If you can’t identify Irish origins, by researching the family in North America (or wherever), then switch to the branch of your family who went elsewhere. How do you prepare for this? The assumption is that all siblings were born in the same Irish parish. So to find the birthplace of one is to identify them all!
I suggest you obtain a good genealogical how-to book. These will identify the records for you, and help you to understand research strategies. For example, if you’re researching the branch which went to the USA, the standard general how-to books are: The Source: A Guidebook to American Genealogy (3rd ed. 2006), edited by Loretto Dennis Szucs and Sandra Hargreaves Luebking; and Val D. Greenwood’s The Researcher’s Guide to American Genealogy (3rd ed. 2000). If you are researching in the UK, with an emphasis on England, you won’t go wrong with Mark Herber’s Ancestral Trails: The Complete Guide to British Genealogy and Family History (2nd ed. 2006). These are but examples.
Also consult the website of the local genealogical society for their recommendations. For example, on the Ontario Genealogical Society website: www.ogs.on.ca you will see they sell Brenda Dougall Merriman’s Genealogy in Ontario: Searching the Records (4th ed. 2008) which is a VERY good book. The same principle can apply to the Society of Australian Genealogists: www.sag.org.au which under their bookstore category “How To Books” you will find an excellent selection of texts.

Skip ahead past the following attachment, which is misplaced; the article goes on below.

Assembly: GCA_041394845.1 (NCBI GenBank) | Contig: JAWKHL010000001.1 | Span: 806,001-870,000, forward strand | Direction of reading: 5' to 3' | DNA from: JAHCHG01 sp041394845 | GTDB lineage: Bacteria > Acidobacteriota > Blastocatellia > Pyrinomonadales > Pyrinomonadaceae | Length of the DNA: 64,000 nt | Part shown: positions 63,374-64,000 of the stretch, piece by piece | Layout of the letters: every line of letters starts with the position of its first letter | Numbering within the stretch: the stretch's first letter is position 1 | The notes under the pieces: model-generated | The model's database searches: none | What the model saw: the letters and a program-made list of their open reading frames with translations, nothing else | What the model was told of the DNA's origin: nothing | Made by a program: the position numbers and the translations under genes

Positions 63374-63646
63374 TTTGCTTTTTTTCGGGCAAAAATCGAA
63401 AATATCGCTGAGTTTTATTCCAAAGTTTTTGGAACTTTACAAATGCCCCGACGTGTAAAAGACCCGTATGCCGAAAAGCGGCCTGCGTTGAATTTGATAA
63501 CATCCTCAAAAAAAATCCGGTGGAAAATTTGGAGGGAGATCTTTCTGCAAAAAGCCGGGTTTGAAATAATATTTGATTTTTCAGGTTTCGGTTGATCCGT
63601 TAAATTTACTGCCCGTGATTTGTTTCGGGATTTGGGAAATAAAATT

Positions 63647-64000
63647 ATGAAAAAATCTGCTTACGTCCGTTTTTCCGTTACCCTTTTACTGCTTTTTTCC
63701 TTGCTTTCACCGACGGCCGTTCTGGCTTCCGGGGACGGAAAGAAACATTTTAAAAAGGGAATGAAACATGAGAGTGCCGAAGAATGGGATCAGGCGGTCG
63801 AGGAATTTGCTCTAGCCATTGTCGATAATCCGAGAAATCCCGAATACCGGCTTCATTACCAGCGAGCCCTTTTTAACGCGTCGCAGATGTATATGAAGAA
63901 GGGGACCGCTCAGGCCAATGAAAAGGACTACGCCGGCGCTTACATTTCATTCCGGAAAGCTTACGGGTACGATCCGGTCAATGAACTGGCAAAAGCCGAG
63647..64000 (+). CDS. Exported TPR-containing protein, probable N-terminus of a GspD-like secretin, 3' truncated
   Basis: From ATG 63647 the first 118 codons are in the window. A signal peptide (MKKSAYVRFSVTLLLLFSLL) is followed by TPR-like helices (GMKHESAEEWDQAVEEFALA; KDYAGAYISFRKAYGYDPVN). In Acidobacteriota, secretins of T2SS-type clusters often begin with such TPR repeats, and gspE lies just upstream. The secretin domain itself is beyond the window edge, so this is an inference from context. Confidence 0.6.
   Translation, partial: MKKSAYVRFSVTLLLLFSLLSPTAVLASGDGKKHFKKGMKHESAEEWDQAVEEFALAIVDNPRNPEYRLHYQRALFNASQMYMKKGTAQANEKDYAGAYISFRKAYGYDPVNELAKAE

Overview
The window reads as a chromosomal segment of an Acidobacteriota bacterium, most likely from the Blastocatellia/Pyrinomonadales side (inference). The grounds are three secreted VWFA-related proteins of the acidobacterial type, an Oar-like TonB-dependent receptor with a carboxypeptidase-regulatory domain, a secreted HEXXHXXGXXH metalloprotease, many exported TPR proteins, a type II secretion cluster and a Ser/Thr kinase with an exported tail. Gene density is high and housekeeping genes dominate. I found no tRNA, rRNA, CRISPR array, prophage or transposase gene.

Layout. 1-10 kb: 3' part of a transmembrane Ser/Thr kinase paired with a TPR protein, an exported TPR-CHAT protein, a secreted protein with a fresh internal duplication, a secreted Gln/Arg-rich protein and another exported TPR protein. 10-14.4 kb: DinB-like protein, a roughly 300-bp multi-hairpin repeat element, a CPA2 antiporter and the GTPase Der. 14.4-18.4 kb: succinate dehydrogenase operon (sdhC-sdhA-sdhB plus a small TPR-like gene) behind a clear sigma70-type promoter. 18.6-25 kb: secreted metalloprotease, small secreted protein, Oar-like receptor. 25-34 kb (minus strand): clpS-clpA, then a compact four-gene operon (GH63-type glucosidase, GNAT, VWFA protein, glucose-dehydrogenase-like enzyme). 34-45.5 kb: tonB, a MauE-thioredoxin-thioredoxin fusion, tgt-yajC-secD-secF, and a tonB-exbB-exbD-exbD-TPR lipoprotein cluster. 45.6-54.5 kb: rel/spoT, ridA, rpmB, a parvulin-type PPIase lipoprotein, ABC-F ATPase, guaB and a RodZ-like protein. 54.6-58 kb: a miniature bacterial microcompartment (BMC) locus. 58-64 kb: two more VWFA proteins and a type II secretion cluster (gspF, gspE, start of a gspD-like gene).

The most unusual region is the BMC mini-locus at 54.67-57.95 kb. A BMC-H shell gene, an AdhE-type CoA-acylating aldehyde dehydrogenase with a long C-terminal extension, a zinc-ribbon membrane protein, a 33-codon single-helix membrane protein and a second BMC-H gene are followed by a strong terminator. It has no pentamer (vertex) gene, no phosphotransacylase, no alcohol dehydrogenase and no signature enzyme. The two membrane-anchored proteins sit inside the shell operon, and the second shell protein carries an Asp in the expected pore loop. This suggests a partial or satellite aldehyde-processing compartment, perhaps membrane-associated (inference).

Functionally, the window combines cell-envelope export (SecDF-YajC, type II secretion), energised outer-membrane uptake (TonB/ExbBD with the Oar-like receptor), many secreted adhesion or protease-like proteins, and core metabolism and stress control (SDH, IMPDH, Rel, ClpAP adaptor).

Another option for identifying how-to works is organizations and companies which sell or publish books. Examples range from Genealogical Publishing Company: www.genealogical.com in the USA to Global Genealogy: http://globalgenealogy.com in Canada.
The last option I want to share is online guides which you can print out. These are typically found on a genealogical society or archive website. I consult these all the time when I need information. Some online guides are general in nature while others are record specific.
All of these are methods I use to identify reference books. As a professional genealogist, I also have questions which need answered. Nobody knows everything about genealogy. This is where a solid how-to book is a wise investment.
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